PM: Malaysia has no plans to withdraw from the bond market

Top photo: fotoBERNAMA


“We have no intention to withdraw from the bond market”


KUALA LUMPUR — Malaysia has no plans to withdraw from the bond market.

Commenting on a research conducted by multinational investment bank and financial services company Morgan Stanley on Malaysia’s position in the FTSE World Government Bond Index (WGBI), Prime Minister Tun Dr Mahathir Mohamad said that Malaysia would remain in the bond market.

“That is something concluded by rating agencies and not by the government.

“We have no intention to withdraw from the bond market,” he said at a press conference here today.

Morgan Stanley, in a research note, said Malaysia could see outflows of almost US$8b billion if its bonds were downgraded by global index provider FTSE Russel.

On Monday, FTSE said it would review Malaysia’s market accessibility level in the WGBI due to concerns about market liquidity.

Malaysia, currently is assigned a ‘2’ and has been included in the WGBI since 2004

FTSE said Malaysia was being considered for a potential downgrade to ‘1’, making it ineligible for inclusion in the WGBI.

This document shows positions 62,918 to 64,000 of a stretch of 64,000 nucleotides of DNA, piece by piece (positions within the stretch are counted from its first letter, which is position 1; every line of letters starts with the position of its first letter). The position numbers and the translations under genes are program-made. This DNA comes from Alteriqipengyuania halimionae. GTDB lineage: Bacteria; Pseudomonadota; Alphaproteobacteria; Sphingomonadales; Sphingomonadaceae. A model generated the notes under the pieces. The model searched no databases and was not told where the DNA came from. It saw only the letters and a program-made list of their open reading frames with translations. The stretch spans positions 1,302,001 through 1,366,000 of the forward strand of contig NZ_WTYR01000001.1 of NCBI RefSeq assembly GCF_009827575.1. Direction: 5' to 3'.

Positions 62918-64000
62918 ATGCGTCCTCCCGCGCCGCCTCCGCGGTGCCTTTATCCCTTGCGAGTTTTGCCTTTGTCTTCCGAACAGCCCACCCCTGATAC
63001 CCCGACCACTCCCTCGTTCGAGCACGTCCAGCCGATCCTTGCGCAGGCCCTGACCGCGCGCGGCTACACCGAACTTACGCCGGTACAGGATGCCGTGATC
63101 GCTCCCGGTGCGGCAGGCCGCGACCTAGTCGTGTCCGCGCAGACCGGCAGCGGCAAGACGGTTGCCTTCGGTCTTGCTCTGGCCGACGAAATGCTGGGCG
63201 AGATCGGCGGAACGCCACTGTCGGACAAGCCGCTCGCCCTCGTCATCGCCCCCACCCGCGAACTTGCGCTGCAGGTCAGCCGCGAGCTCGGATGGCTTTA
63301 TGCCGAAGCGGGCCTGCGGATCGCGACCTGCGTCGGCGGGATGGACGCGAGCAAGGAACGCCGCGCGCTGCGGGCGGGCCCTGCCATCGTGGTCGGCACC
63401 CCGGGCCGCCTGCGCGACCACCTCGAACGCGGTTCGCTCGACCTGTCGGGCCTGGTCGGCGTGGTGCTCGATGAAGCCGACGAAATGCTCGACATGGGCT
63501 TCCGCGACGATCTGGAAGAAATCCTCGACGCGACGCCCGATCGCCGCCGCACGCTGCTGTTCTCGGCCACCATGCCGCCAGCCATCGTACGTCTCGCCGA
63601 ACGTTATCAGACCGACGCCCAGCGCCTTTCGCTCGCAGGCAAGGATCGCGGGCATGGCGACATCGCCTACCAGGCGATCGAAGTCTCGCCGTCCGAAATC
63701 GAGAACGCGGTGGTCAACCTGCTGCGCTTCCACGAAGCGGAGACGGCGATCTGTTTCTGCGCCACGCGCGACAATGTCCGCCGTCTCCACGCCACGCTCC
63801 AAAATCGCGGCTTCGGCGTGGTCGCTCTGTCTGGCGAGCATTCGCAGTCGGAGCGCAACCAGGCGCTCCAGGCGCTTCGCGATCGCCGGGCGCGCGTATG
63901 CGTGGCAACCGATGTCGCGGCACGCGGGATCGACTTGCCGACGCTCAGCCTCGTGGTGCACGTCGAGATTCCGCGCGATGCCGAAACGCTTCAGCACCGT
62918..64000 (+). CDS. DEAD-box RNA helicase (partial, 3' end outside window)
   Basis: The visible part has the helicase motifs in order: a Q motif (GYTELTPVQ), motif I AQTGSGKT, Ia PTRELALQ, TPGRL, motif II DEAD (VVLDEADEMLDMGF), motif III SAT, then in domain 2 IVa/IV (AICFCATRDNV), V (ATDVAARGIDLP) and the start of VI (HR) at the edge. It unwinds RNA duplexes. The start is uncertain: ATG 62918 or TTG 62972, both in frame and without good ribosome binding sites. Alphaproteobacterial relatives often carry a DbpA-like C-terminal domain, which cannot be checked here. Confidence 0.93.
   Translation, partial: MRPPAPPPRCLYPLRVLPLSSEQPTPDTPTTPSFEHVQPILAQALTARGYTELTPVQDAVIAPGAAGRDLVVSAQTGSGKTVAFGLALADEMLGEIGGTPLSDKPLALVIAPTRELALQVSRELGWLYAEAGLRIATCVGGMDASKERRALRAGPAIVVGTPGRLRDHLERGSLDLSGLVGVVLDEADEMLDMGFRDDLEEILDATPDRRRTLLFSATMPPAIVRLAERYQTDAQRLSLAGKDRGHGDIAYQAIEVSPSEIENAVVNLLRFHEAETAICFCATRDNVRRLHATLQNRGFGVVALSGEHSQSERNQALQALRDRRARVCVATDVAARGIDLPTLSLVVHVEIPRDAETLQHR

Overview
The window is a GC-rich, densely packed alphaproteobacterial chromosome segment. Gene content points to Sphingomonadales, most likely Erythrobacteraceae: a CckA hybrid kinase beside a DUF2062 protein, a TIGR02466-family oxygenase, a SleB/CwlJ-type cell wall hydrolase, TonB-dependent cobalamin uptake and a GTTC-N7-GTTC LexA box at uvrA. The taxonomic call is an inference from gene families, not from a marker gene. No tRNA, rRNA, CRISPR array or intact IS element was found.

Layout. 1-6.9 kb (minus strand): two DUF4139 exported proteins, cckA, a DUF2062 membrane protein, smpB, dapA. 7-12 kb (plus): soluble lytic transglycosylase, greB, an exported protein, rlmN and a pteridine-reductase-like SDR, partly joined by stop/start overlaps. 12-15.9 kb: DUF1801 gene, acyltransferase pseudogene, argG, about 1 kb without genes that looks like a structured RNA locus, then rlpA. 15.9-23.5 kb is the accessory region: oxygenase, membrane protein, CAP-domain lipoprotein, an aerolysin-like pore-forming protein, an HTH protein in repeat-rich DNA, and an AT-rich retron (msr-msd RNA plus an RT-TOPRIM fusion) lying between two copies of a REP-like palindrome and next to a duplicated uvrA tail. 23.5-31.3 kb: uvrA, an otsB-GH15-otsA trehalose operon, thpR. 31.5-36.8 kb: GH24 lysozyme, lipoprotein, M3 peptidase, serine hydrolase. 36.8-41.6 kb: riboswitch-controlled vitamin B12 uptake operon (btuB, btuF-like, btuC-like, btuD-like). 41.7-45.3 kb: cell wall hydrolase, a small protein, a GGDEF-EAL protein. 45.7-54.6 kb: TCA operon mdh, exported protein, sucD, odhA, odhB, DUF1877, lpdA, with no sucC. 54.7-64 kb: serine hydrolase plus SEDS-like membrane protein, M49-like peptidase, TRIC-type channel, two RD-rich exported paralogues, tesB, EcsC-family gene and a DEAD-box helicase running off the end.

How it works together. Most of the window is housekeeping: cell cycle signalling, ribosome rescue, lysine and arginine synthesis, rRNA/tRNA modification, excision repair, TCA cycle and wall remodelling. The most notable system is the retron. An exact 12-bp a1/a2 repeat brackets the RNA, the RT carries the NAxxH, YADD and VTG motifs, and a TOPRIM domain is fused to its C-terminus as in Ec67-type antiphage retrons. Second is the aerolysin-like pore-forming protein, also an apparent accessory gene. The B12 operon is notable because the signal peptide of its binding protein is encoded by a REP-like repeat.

Dr Mahathir said he was baffled by rating agencies move to downgrade Malaysia over its move to rescue and resolve problems involving beleaguered government-linked companies.

“This is strange … when it was announced that Malaysia owed RM1.3 trillion (in debts), there was no talk about downgrading.

“I suppose rating agencies have their own set of criteria.

“However, it is a fact that the previous government owed huge sums of money that would cause deficit in the budgets for many years to come,” Dr Mahathir said.

The Pakatan Harapan administration, said Dr Mahathir, had helped the nation in making huge savings. This was by resolving investment problems and issues involving the East Coast Rail Link (ECRL) project , Felda, Tabung Haji and the Bandar Malaysia project.

“When we are trying to solve these problems, we are told that it is the wrong move,” he said.

Dr Mahathir said he was confident that the present government would be able to recover investment problems linked to mega development projects including the ECRL.

“As of now, we have tackled four major problems.

“The last administration had taken money, which could not be traced. And the government had to resolve it.”


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